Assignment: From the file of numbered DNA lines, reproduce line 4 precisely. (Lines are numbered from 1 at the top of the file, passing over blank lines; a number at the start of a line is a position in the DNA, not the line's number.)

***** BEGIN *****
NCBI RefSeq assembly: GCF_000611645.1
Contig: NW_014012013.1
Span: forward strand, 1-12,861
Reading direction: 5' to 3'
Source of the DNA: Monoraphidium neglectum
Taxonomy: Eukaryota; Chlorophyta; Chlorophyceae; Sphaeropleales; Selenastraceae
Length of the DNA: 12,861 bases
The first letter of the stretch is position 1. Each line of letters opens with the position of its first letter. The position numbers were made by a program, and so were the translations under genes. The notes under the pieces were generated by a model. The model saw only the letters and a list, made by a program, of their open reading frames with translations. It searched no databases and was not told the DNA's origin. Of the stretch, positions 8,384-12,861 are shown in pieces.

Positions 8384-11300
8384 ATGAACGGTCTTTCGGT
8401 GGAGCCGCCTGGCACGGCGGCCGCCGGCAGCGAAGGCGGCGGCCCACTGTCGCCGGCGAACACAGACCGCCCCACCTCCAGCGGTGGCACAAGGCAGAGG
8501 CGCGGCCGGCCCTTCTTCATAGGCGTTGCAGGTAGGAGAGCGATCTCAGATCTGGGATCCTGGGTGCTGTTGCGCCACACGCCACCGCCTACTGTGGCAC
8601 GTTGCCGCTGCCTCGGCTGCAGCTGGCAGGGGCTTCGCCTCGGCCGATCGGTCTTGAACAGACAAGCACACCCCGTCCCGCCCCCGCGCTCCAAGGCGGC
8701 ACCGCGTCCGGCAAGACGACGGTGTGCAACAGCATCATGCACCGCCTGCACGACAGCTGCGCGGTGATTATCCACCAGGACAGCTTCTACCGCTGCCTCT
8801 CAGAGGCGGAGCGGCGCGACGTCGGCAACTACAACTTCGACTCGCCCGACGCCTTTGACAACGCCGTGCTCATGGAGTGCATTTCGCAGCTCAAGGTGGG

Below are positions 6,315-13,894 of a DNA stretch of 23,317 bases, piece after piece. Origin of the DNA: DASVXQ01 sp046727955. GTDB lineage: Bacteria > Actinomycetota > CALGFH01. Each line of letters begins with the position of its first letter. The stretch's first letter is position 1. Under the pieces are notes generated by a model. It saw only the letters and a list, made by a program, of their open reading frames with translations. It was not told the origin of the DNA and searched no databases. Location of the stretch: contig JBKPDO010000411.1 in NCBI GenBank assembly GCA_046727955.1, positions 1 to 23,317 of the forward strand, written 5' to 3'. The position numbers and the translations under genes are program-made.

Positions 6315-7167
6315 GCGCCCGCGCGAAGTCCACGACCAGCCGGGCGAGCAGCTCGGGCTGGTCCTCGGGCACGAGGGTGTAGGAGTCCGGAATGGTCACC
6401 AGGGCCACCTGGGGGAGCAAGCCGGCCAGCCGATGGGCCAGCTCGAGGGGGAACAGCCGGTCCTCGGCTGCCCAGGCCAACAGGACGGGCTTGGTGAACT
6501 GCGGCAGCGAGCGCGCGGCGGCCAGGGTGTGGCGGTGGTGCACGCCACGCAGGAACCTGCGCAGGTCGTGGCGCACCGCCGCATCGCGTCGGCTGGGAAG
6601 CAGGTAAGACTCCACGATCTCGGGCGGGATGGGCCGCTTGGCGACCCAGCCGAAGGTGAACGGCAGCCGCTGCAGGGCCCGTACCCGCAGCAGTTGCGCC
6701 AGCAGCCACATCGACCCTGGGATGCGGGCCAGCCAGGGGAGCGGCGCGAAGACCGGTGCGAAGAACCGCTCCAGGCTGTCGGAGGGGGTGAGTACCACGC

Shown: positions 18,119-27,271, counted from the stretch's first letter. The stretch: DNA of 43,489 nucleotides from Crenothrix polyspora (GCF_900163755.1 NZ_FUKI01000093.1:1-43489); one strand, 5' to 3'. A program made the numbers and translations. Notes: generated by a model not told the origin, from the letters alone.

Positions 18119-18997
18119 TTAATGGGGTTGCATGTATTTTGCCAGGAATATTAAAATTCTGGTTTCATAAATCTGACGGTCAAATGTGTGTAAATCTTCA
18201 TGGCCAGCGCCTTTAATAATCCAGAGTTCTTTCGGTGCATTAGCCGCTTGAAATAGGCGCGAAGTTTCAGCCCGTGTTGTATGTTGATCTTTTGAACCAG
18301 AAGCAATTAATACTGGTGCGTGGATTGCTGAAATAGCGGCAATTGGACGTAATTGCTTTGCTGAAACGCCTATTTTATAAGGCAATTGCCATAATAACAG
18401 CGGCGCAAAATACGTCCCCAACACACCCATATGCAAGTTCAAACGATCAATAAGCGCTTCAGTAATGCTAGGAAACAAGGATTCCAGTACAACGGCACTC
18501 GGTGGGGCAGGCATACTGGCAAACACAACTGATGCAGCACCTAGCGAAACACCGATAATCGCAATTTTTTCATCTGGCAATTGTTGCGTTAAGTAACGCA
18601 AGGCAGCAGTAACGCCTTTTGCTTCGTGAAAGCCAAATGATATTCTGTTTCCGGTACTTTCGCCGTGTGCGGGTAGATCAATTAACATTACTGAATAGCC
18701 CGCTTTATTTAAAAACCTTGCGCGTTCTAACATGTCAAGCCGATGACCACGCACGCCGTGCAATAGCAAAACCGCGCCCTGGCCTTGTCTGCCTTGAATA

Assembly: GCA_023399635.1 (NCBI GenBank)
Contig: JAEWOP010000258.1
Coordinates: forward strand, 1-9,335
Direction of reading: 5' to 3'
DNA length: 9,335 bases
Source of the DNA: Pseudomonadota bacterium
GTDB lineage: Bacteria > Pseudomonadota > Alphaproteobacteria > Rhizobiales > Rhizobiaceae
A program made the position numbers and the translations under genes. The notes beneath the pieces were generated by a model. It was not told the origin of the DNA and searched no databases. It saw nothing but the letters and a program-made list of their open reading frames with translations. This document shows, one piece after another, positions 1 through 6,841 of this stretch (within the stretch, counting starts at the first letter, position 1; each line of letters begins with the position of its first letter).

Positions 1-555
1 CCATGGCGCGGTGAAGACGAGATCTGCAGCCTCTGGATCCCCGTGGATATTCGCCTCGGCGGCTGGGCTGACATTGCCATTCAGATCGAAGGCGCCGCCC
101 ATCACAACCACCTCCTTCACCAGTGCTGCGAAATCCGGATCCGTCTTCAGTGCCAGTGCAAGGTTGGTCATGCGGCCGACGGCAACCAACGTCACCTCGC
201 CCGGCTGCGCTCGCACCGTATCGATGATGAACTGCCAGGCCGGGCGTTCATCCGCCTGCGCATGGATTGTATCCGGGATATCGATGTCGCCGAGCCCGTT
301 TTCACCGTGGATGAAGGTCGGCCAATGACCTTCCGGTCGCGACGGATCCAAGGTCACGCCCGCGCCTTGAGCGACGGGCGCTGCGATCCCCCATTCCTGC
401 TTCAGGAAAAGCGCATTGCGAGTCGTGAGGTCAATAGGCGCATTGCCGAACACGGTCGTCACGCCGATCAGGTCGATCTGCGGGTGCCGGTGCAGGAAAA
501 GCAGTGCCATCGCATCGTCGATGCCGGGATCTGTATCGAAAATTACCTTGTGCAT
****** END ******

Reading direction: 5' to 3'